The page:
Home is Where the Wine Is

How to start a basic wine collection

As we edge towards the holidays, I’ve been pressed by more than a few private clients about what they should be stocking up on to imbibe during the festive season. This is an opportune time to stock up on a few party essentials, and wine is no exception. But the question I seem to be asking myself more and more these days is, “What about the rest of the year?” What should you keep around for a surprise celebration, a dismal day at the office, or something to wash down a delivery pizza?

In my home I always have on hand at least one of each: a dry rose, a dry white, a light, fruity red, and a sparkler. Changes in my personal taste, and the addition of a wife, have increased the selection a little. When you consider the suggested collection below, keep in mind your personal taste and situation, and then adjust accordingly.

Kramer

Rosé
Rosé gets a bit of a bad rap: “Rosé is for women.” “Rosé is for novice drinkers.” Phooey. A nice, crisp rose is just what the doctor ordered on a hot summer’s afternoon. And let’s face it, where we live, it’s always summer. Rosé is also quite food friendly, especially with local style seafood. If you prefer wine on the sweeter side, there are plenty of sweeter and offdry roses out there. Among them is the popular White Zinfandel from California, a sometimes sweet rosé version made from the Zinfandel grape. The rosé in my fridge is from Northern Italy, and just as good all by itself as it is paired with some yummy fresh spring rolls.

Sauvignon blanc_AcademicWino

Dry White
The hip dry white wine right now is Sauvignon Blanc. Generally the citrusyminerality and high acidity of a Sauvignon Blanc makes it a great choice for an aperitif or with simply prepared seafood (especially one with some fresh lime or other acidic accompaniment). I like a nice Sauvignon Blanc with fish and chips. An extra reason to keep a dry white wine on hand is that you need it for so many basic recipes (like pasta with clams, sautéed mushrooms, etc). A richer white (like an oaked Chardonnay) can leave an unpleasant taste when it reduces in the pan.

Light, Fruity Red
The keys to which red wine you want to stock are personal preference and flexibility. For me, the key is to find something that can go nicely with roasted chicken, just as easily as a burger or a lamb chop (or the stereotypical delivery pizza). You have a few choices out there. Look for a fruity Pinot Noir, or even a reasonably priced Chianti. Chianti (made predominantly from the Sangiovese grape) is light and earthy enough sip with some chicken sautéed with mushrooms, yet perfectly acceptable to enjoy with a slab of red meat. These lighter reds are also nice with many types of local food, try one with some beef la lot if you don’t believe me.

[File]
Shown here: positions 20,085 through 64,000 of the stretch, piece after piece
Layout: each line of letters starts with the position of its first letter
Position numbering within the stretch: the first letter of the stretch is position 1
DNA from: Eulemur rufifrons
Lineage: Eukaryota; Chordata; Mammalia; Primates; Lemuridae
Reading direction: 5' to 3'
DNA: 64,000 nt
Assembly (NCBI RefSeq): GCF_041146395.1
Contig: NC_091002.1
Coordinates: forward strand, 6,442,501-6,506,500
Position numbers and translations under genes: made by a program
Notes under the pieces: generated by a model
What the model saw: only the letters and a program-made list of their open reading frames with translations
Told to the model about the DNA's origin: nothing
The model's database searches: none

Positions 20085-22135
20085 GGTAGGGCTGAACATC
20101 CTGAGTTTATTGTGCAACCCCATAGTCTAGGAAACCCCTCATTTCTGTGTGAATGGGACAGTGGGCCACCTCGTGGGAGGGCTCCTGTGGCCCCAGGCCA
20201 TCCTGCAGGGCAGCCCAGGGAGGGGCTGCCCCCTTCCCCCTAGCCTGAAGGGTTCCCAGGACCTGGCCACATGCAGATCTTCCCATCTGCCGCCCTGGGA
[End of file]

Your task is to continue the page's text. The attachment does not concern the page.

Windward

Sparkling
The sky’s the limit here. The market is full of sparklers. Most notably Champagne. Please be sure to buy your Champagne from a reputable stockiest (a good idea with all wines as they are not often faked here, but easily spoiled). A modest nonvintage Champagne from a prominent
house will set you back under USD100. But, if you’re on more of a budget, there are plenty of options. In my fridge is a bottle of Prosecco from Italy. This particular one is dry, but they come in other, sweeter styles. Some are even pink, if you’re feeling more festive. The Aussies like theirs red: sparkling Shiraz adds a bit of fun to almost any informal, or formal, gathering. Sparklers are also great with many types of food.

Bells and Whistles
In addition to the standard selections already outlined, you can outfit your personal cellar with other things that fit your taste. My wife likes off dry (read slightly sweet) Rieslings, so we always have one of these around. How about a port or a nice sherry? I am partial to Rioja (a Spanish wine made from mostly Tempranillo and Garancha) with a few slices of manchego cheese. But, no matter what bells and whistles you choose to add to your cellar, keeping a small supply of hard working wines on hand will round out almost any occasion. Cheers!

Bio: Michael Kloster grew up in the vineyard country west of Fresno, California. He has over 20 years of marketing, hospitality, and food and beverage experience. He is currently Senior Sales Executive for Magnum Wine Cellars. He can be contacted at michael@magnumwinecellars.com

 

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